On the surface, the latest numbers show President Donald Trump may be poised to deliver on one of his biggest economic promises: reducing the annual U.S. trade deficit with China and the world. Dive into the numbers, though, and that accomplishment comes with plenty of caveats and even some worrying signs for the U.S. economy.
November trade data released Tuesday showed that the U.S. goods and services deficit decreased by 0.7%, or $3.9 billion, in the first 11 months of 2019 from the same period a year earlier. That puts the annual shortfall on track to shrink for the first time since Trump took office.
“Clearly the Trump tariffs are working,” White House adviser Peter Navarro told Bloomberg.
For Trump, exports and imports are like assets and liabilities on a corporate balance sheet: If you’re in the red, you’re losing. Nevermind that the U.S. has been running a trade gap on an annual basis since the mid-1970s. Or that deficits typically widen during expansions and shrink during recessions, as they have during the past few U.S. contractions because waning domestic demand curbed imports.
For the president, American manufacturing jobs have shifted overseas thanks to decades of poor trade policy and the deficit is the gauge that will show whether his strategy is working.
Or will it? Yesterday’s numbers point to dueling realities. Yes, Trump’s tariffs are shifting trade flows in some intended ways. But not all the changing contours are positive signs. Here’s a closer look:
Over the course of Trump’s term, the deficit has widened, so in that sense he has not succeeded.
“What he has shown is if you put big enough tariffs on, that can change both the bilateral balance of trade,” said Brad Setser, a senior fellow at the Council on Foreign Relations. “What he hasn’t shown is that his tariff-based strategy can generate a revival in U.S. manufacturing.”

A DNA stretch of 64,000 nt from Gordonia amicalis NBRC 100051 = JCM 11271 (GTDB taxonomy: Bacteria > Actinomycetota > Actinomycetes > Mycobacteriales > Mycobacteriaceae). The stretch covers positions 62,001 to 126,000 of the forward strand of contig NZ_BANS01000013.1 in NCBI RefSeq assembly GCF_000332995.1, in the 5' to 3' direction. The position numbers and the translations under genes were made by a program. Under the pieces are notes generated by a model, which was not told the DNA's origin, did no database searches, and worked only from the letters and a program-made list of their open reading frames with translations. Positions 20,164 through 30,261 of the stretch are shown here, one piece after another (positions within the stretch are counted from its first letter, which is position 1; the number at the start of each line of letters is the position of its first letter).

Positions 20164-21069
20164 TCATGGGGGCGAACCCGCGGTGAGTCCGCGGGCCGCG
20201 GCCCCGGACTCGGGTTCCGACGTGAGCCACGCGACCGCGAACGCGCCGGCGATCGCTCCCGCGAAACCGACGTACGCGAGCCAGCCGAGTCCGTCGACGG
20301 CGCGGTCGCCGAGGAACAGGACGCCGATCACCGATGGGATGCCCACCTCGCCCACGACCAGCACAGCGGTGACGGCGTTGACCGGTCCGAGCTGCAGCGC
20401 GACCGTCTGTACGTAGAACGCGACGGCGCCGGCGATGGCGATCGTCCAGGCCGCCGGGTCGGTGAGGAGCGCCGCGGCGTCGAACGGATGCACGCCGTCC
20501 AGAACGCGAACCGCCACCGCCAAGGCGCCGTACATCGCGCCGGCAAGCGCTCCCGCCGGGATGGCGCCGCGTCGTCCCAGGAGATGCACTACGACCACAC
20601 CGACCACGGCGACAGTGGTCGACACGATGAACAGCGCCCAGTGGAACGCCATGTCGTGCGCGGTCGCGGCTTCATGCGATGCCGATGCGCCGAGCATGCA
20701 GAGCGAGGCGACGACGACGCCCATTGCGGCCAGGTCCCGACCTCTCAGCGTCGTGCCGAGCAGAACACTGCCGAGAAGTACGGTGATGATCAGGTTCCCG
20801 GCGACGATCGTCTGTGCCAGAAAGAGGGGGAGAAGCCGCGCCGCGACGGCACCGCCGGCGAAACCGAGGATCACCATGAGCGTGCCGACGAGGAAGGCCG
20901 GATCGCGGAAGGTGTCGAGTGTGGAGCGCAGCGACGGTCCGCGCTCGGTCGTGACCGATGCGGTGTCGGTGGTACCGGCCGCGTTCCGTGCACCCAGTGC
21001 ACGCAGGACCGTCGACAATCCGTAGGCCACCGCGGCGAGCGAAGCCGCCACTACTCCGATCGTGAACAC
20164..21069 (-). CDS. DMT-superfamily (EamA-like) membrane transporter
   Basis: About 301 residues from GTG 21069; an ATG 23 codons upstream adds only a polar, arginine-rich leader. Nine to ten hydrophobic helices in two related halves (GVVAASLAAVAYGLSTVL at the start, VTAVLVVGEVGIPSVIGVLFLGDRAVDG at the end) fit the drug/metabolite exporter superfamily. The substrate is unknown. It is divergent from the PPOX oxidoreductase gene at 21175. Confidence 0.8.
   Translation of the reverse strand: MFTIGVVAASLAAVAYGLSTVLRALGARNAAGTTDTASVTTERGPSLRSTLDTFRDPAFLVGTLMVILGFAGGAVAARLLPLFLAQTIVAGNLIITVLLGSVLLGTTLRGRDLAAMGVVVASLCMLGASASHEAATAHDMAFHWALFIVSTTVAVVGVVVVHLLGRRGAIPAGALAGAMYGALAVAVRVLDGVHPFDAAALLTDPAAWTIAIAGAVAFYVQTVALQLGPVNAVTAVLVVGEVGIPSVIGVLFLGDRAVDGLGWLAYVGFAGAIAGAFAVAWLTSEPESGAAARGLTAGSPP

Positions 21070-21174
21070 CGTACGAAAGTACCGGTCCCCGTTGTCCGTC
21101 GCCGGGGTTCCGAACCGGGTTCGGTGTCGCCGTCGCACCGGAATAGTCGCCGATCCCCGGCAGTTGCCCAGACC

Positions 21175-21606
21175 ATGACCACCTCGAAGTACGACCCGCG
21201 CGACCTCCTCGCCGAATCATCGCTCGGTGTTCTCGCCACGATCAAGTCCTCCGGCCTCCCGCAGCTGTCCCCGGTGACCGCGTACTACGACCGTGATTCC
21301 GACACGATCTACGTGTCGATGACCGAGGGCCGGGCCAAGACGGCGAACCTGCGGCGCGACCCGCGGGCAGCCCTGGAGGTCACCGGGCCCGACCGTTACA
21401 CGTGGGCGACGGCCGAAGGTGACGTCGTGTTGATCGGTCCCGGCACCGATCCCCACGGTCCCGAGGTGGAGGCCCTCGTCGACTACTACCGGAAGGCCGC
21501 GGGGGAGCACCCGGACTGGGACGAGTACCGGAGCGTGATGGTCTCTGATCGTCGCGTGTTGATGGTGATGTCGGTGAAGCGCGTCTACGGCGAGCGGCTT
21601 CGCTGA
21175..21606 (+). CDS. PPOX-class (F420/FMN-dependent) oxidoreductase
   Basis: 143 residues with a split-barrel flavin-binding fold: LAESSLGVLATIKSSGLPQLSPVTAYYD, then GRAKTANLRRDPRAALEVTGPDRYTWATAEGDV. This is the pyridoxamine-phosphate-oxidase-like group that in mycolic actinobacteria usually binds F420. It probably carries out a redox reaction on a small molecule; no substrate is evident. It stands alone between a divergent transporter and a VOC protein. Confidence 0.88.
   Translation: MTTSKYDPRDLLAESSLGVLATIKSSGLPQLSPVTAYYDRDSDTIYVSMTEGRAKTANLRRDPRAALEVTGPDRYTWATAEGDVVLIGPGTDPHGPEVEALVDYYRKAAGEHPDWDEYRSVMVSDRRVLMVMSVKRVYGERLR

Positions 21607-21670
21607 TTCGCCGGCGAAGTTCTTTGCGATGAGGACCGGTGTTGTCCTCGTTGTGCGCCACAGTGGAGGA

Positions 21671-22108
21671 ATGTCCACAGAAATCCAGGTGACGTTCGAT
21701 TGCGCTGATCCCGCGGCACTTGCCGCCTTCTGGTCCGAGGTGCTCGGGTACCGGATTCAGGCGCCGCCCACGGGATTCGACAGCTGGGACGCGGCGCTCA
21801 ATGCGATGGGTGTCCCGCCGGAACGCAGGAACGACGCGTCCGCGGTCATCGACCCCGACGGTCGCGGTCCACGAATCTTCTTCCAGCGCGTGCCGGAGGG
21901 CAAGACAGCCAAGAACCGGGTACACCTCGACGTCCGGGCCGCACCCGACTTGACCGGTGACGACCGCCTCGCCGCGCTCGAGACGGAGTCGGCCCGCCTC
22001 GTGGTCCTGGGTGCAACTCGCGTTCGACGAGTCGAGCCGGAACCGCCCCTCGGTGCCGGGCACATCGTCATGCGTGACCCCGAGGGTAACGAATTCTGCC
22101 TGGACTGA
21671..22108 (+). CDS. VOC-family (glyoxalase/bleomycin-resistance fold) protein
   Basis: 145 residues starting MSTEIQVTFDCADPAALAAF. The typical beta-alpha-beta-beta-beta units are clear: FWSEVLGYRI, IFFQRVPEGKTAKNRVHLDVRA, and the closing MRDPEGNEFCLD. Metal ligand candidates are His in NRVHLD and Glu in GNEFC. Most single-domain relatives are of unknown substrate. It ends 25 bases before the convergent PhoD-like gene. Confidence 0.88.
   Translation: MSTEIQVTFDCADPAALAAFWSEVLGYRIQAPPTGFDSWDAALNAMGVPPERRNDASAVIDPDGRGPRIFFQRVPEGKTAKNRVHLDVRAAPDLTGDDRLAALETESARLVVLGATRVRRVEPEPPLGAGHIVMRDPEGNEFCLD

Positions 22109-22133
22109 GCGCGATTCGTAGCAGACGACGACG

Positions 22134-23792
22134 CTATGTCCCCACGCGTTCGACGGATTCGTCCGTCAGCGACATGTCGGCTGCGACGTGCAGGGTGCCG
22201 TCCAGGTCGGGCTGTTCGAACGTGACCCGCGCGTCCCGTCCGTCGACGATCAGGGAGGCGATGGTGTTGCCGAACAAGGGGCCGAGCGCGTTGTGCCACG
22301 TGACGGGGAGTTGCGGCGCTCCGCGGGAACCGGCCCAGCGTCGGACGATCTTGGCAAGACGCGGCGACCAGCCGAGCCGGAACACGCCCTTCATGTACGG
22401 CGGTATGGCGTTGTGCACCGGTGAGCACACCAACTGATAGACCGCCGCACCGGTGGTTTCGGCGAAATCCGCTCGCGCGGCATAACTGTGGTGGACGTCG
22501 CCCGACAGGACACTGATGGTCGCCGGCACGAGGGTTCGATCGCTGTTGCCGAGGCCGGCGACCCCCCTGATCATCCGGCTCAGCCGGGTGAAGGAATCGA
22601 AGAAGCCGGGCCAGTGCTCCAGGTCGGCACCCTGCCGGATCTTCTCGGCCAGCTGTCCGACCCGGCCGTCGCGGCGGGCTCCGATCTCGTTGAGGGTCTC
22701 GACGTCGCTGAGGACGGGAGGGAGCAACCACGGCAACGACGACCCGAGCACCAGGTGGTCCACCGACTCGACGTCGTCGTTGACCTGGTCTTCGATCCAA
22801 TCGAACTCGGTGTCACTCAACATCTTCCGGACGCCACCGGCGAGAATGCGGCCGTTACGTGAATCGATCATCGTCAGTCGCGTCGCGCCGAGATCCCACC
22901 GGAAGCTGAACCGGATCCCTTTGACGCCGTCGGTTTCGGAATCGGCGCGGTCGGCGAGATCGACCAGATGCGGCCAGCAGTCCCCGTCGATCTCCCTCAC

Stay tuned. We’ll know more on Friday about how factory workers fared in 2019 when the Labor Department releases the employment report for December. Even if manufacturing jobs rise by the median economist estimate of 5,000 positions, it will be the second-worst calendar-year performance in the past decade for that key Trump constituency.
Charting the Trade War
U.S. imports from China fell for a sixth straight month in November as the trade war between the world’s two largest economies dragged on before a tentative truce was announced in December. Officials from both sides are planning to sign the phase-one deal on Jan. 15 in Washington.
The US Treasury Department is seeking engagement with China while also sharpening the economic tools needed to counter what it sees as national security challenges, according to two officials, highlighting…View Article
The European Union is pushing the US to facilitate trade by agreeing on common technical requirements for manufacturers of some clean technologies as the two sides seek to strengthen their…View Article
Taiwan’s de facto ambassador to the US said the lack of a double taxation treaty is “unfair” and discouraging investment from Taiwanese semiconductor firms, while adding she hopes recent trade…View Article
German car manufacturers have called for a delay in implementing the post-Brexit regulations concerning electric vehicles (EVs). The German auto industry argues that the proposed rules could potentially disrupt the…View Article
Industry updates and weekly newsletter direct to your inbox!